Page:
The Biden administration recently announced a $1 billion injection into the U.S. Environmental Protection Agency’s (EPA) Clean School Bus Program. It marked the second phase of funding for the program, totaling nearly $2 billion, and is slated to fund approximately 5,000 electric and low-emission school buses nationwide.
The rollout of buses partially related to that funding recently began in Baltimore.
It’s been a few days since a ribbon cutting ceremony took place unveiling 25 electric school buses for Baltimore City Public Schools (BCPS). Around that time, Duncan McIntyre, CEO of Highland Fleets, McIntyre was back in Massachusetts. That’s where Highland, a fleet electrification provider, is HQed.
Despite the distance, McIntyre recalled the ribbon-cutting atmosphere in Baltimore as both positive and uplifting. He mentioned the presence of key figures working to bring cleaner and more efficient transportation solutions to fruition in Charm City.
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“The Vice President’s Office sent one of their senior leaders [who] read a letter from Vice President Harris, which was really powerful. The EPA had a local leadership there,” said McIntyre, who has been working on this project with the city since last April. “And so, it was really a good acknowledgment of what can be done when public-private partnerships get together; and the power of … all the planning and all the efforts that everyone put in.”
Highland Fleets has focused on energy, equipment and solutions for transit fleets since 2019. The company has a primary focus on improving the environment and eliminating the upfront cost and complexity associated with transitioning to electric school buses.
“We’re paying for everything,” said McIntyre. “The chargers, all the underground infrastructure, all the contractors that do the permitting and the construction. We’re paying for the buses themselves that federal grant ended up covering a large chunk of the cost on. We pay for the balance that’s not grant-funded. And then we wrap all of those costs into a performance-based contract and sort of get paid periodically over the course of 12 years as the buses operate successfully.”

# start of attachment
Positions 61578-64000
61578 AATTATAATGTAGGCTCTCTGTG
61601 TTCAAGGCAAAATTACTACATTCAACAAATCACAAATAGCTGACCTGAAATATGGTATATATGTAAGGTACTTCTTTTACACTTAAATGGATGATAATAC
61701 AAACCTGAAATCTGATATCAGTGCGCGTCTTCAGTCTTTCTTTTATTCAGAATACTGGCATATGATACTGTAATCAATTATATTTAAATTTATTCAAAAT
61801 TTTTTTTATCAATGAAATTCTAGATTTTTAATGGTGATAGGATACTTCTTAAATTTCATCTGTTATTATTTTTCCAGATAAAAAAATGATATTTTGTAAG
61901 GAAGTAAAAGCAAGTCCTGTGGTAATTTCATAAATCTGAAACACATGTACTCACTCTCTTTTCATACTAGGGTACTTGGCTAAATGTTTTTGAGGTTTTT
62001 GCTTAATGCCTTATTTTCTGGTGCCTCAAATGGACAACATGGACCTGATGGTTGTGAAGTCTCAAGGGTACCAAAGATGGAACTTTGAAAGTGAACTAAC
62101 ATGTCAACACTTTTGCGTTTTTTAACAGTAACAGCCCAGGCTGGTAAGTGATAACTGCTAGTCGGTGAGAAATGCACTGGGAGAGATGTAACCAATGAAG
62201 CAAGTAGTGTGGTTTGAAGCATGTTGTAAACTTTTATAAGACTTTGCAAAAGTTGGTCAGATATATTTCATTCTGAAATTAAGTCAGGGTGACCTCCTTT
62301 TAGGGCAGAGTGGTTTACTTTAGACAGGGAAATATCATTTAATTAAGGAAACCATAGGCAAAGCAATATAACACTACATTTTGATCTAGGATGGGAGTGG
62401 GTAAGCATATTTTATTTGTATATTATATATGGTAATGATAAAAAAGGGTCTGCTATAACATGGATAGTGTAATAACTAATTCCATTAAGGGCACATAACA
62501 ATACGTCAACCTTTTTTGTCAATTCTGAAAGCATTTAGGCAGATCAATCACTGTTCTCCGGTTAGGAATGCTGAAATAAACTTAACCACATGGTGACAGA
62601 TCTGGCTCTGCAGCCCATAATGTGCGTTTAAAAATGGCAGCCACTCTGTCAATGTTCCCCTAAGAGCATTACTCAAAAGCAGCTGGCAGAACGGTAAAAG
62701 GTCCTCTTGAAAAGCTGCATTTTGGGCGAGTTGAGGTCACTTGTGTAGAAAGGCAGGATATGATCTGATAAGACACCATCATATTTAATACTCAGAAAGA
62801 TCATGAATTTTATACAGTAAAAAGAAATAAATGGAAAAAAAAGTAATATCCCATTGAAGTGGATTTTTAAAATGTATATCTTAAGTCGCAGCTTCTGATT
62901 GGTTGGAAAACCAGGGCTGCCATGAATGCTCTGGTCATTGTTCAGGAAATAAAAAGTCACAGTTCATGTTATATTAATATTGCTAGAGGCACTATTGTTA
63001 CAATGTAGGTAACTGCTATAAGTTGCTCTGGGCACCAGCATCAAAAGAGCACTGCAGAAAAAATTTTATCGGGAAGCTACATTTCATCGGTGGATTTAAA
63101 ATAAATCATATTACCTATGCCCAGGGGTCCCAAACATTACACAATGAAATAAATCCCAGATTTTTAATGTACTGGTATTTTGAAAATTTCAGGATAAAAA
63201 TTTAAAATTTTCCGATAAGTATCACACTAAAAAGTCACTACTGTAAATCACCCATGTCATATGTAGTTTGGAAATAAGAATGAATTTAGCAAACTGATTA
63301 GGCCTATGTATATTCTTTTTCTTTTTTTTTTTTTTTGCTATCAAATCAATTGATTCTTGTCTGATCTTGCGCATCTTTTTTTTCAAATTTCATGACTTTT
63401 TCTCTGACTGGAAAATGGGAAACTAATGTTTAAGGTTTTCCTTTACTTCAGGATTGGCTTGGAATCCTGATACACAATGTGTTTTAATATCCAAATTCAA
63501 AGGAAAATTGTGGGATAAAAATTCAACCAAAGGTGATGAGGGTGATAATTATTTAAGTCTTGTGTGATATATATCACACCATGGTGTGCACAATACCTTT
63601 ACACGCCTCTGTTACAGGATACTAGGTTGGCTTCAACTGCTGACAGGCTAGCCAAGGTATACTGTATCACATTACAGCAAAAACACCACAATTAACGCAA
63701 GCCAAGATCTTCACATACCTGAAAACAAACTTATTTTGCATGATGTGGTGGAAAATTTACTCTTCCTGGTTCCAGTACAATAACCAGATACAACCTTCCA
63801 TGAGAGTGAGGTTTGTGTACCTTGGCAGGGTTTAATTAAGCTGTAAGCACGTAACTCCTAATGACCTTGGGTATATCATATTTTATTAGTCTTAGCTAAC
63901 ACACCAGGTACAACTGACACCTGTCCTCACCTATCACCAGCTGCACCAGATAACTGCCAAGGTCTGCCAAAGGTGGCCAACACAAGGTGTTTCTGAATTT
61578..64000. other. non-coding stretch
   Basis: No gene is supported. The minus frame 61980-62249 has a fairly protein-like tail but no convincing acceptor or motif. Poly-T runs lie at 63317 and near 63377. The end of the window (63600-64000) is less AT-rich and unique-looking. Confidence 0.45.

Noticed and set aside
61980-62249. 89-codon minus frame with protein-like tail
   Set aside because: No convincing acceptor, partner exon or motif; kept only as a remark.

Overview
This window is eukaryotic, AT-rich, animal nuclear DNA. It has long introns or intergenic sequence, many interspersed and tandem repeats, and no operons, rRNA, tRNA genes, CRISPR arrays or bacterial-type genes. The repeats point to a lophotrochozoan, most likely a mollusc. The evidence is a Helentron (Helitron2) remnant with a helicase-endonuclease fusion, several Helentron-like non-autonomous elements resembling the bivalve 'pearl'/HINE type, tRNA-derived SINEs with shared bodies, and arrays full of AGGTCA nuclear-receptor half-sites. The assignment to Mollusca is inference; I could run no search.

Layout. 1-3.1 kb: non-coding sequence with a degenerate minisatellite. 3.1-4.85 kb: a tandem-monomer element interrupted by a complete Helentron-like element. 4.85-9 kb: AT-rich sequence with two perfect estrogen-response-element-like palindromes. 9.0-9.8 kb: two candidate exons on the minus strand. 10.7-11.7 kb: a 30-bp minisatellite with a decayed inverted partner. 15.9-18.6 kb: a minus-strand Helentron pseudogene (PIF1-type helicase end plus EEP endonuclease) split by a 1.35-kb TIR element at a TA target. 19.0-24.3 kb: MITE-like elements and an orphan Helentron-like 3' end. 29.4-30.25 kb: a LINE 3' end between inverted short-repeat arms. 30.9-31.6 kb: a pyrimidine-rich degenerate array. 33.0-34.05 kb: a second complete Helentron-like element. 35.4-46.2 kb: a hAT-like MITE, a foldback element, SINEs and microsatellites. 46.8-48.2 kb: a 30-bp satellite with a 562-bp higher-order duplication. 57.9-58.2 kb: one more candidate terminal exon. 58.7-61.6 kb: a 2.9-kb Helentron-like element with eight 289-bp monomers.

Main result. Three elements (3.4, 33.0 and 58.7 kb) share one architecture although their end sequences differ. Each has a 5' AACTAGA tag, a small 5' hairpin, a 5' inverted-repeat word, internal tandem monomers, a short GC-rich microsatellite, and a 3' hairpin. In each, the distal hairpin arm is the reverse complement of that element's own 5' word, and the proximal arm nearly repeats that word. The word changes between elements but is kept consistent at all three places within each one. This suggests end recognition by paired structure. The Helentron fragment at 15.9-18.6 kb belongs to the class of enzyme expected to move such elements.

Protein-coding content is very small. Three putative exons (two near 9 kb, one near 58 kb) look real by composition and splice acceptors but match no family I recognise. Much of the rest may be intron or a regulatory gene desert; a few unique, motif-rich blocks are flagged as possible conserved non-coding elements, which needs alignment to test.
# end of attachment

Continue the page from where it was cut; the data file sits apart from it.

McIntyre said he was joined at the Baltimore ribbon cutting by a number of his employees who are based both in Maryland and Boston.
“We have fleet techs in particular who are kind of there on a day-to-day basis,” said McIntyre, who also mentioned that Highland has other projects in the state. “They help troubleshoot any issues with the charging stations. They work on the hardware and interoperability with the buses and they support the local leaders at Baltimore City to make to make sure the fleet runs smoothly.”
The project already replaced several diesel-powered buses and will serve an initial group of 350 students daily in Baltimore City. McIntyre said the 25 new school buses are full-size, have wheelchair lifts and are, by his standard, the best the busing industry has to offer.
The buses are also built almost entirely from the ground up even though, according to McIntyre, older diesel buses could retrofitted.
“It’s not a great investment to put all this modern technology into an old bus,” said McIntyre.
According to him, the reality is that BCPS sends buses to the scrapyard every year for various reasons. For instance, buses could accumulate rust or fail inspection. That’s why he said Highland likes to advocate for cities like Baltimore to replace buses and look at electric vehicles as an alternative.
There’s no plan for a transition to cleaner city-run buses, at least not with Highland Fleets as the bulk of Highland’s contracts are with schools. An existing clear hybrid and diesel effort exists through the Charm City Circulator initiative.
“School bus electrification has, in many ways, grown a lot faster than city busing,” he said. “Some cities have adopted electric city busing at scale, but most have just piloted and tried, you know, one bus or two buses. And schools have, in many ways grown a lot faster.”
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